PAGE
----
1.A Phase I/II Trial of BNC105P with Everolimus in Metastatic Renal Cell Carcinoma.
Pal S1, Azad A2, Bhatia S3, Drabkin H4, Costello B5, Sarantopoulos J6, Kanesvaran R7, Lauer R8, Starodub A9, Hauke R10, Sweeney CJ11, Hahn NM12, Sonpavde G13, Richey S14, Breen T15, Kremmidiotis G16, Leske A16, Doolin E16, Bibby DC16, Simpson J16, Iglesia Clin Cancer Res. 2015 Aug 1;21(15):3420-7. doi: 10.1158/1078-0432.CCR-14-3370. Epub 2015 Mar 18.
PURPOSE: BNC105P inhibits tubulin polymerization, and preclinical studies suggest possible synergy with everolimus. In this phase I/II study, efficacy and safety of the combination were explored in patients with metastatic renal cell carcinoma (mRCC).
2.Clinical, pharmacodynamic, and pharmacokinetic evaluation of BNC105P: a phase I trial of a novel vascular disrupting agent and inhibitor of cancer cell proliferation.
Rischin D1, Bibby DC, Chong G, Kremmidiotis G, Leske AF, Matthews CA, Wong SS, Rosen MA, Desai J. Clin Cancer Res. 2011 Aug 1;17(15):5152-60. doi: 10.1158/1078-0432.CCR-11-0937. Epub 2011 Jun 20.
PURPOSE: To determine the recommended phase II dose and evaluate the safety and toxicity profile and pharmacokinetic (PK) and pharmacodynamic (PD) effects of BNC105P, an inhibitor of tubulin polymerization that has vascular disrupting and antiproliferative effects.
3.A phase II clinical trial of the vascular disrupting agent BNC105P as second line chemotherapy for advanced Malignant Pleural Mesothelioma.
Nowak AK1, Brown C, Millward MJ, Creaney J, Byrne MJ, Hughes B, Kremmidiotis G, Bibby DC, Leske AF, Mitchell PL, Pavlakis N, Boyer M, Stockler MR. Lung Cancer. 2013 Sep;81(3):422-7. doi: 10.1016/j.lungcan.2013.05.006. Epub 2013 Jun 17.
BNC105P is a tubulin polymerisation inhibitor that selectively disrupts tumour vasculature and suppresses cancer cell proliferation. This agent has exhibited preclinical and phase I activity in Malignant Pleural Mesothelioma (MPM). This phase II, single arm trial investigated the efficacy and safety of BNC105P as second line therapy in MPM. Participants had progressive MPM after first line pemetrexed/platinum chemotherapy, ECOG PS 0-1, adequate organ function, and measurable disease. BNC105P 16 mg/m(2) was administered intravenously on day 1 and 8 every 21 days until progression or undue toxicity. The primary endpoint was centrally reviewed objective response rate (RR). Tumour response was assessed every two cycles using modified RECIST. 30 patients were enrolled in 10 months, predominantly male (90%), ECOG PS 1 (77%), epithelioid histology (67%), and non-metastatic disease (67%). All patients received at least one dose of study drug, with a median of 2 cycles.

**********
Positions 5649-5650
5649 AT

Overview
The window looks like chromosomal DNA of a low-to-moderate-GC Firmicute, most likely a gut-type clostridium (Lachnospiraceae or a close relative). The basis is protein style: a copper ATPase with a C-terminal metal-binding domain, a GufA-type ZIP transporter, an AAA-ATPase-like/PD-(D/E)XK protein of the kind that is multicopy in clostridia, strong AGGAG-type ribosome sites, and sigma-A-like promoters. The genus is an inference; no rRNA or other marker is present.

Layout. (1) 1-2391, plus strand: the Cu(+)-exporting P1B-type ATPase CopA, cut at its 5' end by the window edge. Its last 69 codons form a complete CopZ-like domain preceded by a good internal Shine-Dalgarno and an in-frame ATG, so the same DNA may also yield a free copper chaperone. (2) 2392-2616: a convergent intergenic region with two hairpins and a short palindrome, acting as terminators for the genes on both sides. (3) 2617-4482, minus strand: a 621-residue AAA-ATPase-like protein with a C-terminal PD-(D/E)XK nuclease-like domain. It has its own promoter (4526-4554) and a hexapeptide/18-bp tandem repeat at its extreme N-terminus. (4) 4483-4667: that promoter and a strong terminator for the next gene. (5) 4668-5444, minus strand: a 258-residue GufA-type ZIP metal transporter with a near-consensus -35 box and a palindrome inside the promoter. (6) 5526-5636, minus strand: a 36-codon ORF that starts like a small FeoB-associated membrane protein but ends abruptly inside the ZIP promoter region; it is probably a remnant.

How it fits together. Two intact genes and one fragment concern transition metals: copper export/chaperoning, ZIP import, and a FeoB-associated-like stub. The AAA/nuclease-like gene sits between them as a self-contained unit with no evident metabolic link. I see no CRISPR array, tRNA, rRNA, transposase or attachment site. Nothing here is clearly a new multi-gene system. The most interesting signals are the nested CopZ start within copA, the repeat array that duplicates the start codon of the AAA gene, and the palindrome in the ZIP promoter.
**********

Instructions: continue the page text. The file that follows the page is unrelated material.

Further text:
4.Tubulin colchicine binding site inhibitors as vascular disrupting agents in clinical developments.
Ji YT, Liu YN, Liu ZP1. Curr Med Chem. 2015;22(11):1348-60.
Tumor vasculature is an important target in cancer treatment. Two distinct vasculartargeting therapeutic strategies are applied to attack cancer cells indirectly. The antiangiogenic approach intervenes in the neovascularization processes and blocks the formation of new blood vessels, while th e antivascular approach targets the established tumor blood vessels, making vascular shutdown and resulting in rapid haemorrhagic necrosis and tumor cell death. A number of compounds with diverse structural scaffolds have been designed to target tumor vasculature and they are called vascular disrupting agents (VDAs). The biological or ligand-directed VDAs utilize antibodies, peptides or growth factors to deliver toxins or pro-coagulants or proapoptotic affectors to tumor-related blood vessels, while the small-molecule VDAs selectively target tumor blood vessels and have little effects on the normal endothelium. Among the small-molecule VDAs, the tubulin colchicine binding site inhibitors have been extensively studied and many of them have entered the clinical trials, including CA-4P, CA-1P, AVE8062, OXi4503, CKD-516, BNC105P, ABT-751, CYT- 997, ZD6126, NPI-2358, MN-029 and EPC2407.